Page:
What is Mohs surgery for skin cancer?

A clipboard with a piece of paper reading Mohs surgery sits on a wooden table with a stethoscope.

People with skin cancer on their face, head, neck, hands feet or genitalia might be good candidates for Mohs surgery. It’s different from standard surgery for skin cancer, and it’s important that it be performed by a surgeon specially trained in the procedure, following the pre-described steps to ensure the best outcomes.

With standard surgery, “you cut out the cancerous area and the patient goes home. The specimen will be sent off to a pathologist, and the pathologist will check the margins of the sample to see if the edges are clear and free of cancerous cells,” explains Kimberly Brady, MD, of the Department of Dermatology at Roswell Park Comprehensive Cancer Center. “The pathologist can take only a representative sample through what’s called ‘bread loafing’ — taking a few pieces and looking at whether the edges are cancer-free. If they are, they can be confident the tumor was removed.”

That process takes time and can involve multiple visits back to the hospital or doctor’s office to make sure the cancer cells have been eliminated. It also increases the risk that residual cancer cells could remain, leading to recurrences later.

Mohs surgery offers a more efficient and advanced approach that makes it less likely that the cancer will return, because surgeons will make small excisions on the same day until they are satisfied that the cancer has been removed. At the same time, it preserves more healthy tissue, resulting in a better appearance and ensuring the best function in the area of the surgery.

Is my doctor certified to perform Mohs surgery?

It’s important that Mohs surgery be performed by a fellowship-trained Mohs surgeon — someone who completed a one- or two-year fellowship at the American College of Mohs Surgery to refine their skill with the technique. Both Dr. Brady and her colleague, Michael Bax, MD, are fellowship-trained Mohs surgeons.

“Some people will do Mohs surgery even if they haven’t completed a fellowship,” Dr. Brady says. “They’ve done a dermatology residency and had experience in the procedure at the time, or they joined a group to get more experience, so they feel they can do Mohs surgery because they’re a board-certified dermatologist. Dr. Bax and I have had an extra year of training for this. We’re both board-certified dermatologists and fellowship-trained Mohs surgeons.”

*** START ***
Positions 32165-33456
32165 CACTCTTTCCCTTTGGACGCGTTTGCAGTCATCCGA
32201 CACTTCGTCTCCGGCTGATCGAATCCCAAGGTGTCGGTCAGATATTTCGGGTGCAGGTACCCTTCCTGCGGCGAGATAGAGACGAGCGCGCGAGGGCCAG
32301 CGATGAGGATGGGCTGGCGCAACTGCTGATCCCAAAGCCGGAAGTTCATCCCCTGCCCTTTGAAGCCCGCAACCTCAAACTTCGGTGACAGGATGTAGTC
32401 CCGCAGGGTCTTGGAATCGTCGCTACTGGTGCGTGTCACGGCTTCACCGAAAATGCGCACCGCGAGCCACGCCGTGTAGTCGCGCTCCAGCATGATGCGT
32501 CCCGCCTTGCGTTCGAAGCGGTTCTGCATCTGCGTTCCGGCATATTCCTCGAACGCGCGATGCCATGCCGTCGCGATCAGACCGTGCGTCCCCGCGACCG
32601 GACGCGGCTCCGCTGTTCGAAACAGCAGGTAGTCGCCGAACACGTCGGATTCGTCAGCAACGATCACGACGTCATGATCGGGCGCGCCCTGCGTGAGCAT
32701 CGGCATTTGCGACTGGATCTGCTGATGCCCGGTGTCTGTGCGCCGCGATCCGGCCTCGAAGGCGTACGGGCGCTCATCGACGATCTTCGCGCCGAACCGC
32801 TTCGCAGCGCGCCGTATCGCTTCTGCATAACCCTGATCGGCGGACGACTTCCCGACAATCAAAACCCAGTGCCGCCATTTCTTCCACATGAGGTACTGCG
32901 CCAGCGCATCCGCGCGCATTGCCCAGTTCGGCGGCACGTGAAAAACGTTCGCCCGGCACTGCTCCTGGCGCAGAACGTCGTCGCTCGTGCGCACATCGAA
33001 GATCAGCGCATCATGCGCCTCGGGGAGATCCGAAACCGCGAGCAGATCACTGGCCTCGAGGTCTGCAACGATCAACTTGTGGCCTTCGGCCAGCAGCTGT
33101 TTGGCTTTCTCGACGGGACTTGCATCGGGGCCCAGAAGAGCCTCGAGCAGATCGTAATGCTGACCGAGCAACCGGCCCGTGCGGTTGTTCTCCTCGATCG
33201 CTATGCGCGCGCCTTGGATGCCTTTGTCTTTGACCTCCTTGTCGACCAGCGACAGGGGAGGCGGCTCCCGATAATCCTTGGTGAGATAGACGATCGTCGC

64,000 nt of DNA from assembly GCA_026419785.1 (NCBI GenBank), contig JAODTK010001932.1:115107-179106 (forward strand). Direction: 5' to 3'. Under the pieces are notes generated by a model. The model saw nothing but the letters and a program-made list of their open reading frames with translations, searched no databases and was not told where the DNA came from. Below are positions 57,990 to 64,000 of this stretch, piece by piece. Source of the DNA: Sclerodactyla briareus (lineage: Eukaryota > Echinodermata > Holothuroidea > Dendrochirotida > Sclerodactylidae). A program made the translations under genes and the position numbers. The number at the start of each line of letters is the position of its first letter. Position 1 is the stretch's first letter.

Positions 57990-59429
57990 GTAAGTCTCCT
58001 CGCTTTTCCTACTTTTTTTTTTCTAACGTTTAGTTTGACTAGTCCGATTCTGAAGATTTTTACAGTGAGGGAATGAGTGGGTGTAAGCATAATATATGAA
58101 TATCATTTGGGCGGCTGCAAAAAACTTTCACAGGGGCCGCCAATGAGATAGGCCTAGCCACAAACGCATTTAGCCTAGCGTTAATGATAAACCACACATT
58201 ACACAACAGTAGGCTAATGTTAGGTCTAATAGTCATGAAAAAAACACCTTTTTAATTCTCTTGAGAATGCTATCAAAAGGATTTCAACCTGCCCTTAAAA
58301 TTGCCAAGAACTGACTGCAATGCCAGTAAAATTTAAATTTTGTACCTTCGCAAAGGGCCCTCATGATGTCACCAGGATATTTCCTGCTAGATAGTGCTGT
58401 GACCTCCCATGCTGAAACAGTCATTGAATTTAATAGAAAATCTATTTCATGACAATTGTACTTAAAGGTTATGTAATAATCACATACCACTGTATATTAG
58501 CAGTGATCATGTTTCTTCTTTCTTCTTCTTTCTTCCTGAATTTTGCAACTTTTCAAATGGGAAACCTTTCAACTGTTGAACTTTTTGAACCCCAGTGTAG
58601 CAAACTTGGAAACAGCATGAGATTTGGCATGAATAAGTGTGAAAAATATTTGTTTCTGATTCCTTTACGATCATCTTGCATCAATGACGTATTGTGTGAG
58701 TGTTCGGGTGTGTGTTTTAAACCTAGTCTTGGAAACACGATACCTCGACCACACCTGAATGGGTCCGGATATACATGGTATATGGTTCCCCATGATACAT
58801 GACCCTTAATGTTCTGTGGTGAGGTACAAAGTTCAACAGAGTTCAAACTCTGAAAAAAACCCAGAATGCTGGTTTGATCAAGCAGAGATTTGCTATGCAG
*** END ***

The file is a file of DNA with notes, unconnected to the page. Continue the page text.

How does Mohs surgery work?

In Mohs surgery, the tumor is removed and examined under a microscope to determine whether all the cancerous cells have been removed. Mohs surgeons also serve as pathologists, reviewing the excised tissue under a microscope while the patient waits for their results.  If more tissue needs to be removed, it can be done immediately, without the need to make a second appointment.

The samples collected during Mohs surgery represent the whole affected area and are therefore more precise than with other procedures. If cancer cells are found in the margins of the excision, the surgeon brings the patient back in for another excision. These extra steps are taken to achieve a successful outcome for the patient.

“With Mohs, we’re checking the margins as we go, so we’ll know right away if the margins are clear,” Dr. Brady says, “and we can complete the reconstruction before the patient goes home.”

Reconstruction can be done right after surgery

Reconstruction following the excision will depend on how large the tumor was and the location where it was removed. The easiest and, when possible, preferred reconstruction is a side-to-side stitching up of the wound, if the excision area is small enough.

“One of the goals is to preserve normal function in the area where the tumor is, and the appearance,” Dr. Brady says. “If you want to preserve symmetry and keep your nose looking like a nose or your ear looking like an ear, you may need to do a more involved and fancier reconstruction, which could involve doing a skin flap, which requires making extra incisions and sliding adjacent skin into place. Or you can do a skin graft, in which you borrow skin from another place in the body and put it over the wound like a badge.  At Roswell Park, we have an entire team of plastic and reconstructive surgeons with expertise in this area who are a part of our team.

“We do a lot of head and neck tumors, and some bigger tumors on the body, because those are areas where you want to preserve as much normal skin as possible. Making a smaller excision means you’re removing a smaller area of skin at a time.”

Why Roswell Park for skin cancer?

Learn more about what makes Roswell Park unique in treating skin cancer.

Learn More

Am I a candidate for Mohs surgery?

Most Mohs surgeries are performed to treat head and neck cancer, but some skin cancer patients are candidates because the location of their tumor means there’s very little extra skin around the tumor site. A smaller excision means less skin is removed, and a less-intensive reconstructive procedure will be required.

A downloadable app for surgeons and patients alike can help determine whether the location of a tumor makes a person a good candidate for the surgery.

Key questions to ask your surgeon before you schedule your surgery:

  • Are you board-certified in dermatology?
  • Are you fellowship trained in Mohs surgery?
  • How many Mohs surgeries have you performed?
  • How do you measure your success and the quality of your outcomes?
  • What are the key steps you take to make sure you get all of the cancer the first time?
  • If I need reconstructive surgery, do you have someone who is a part of your team and has expertise in this area?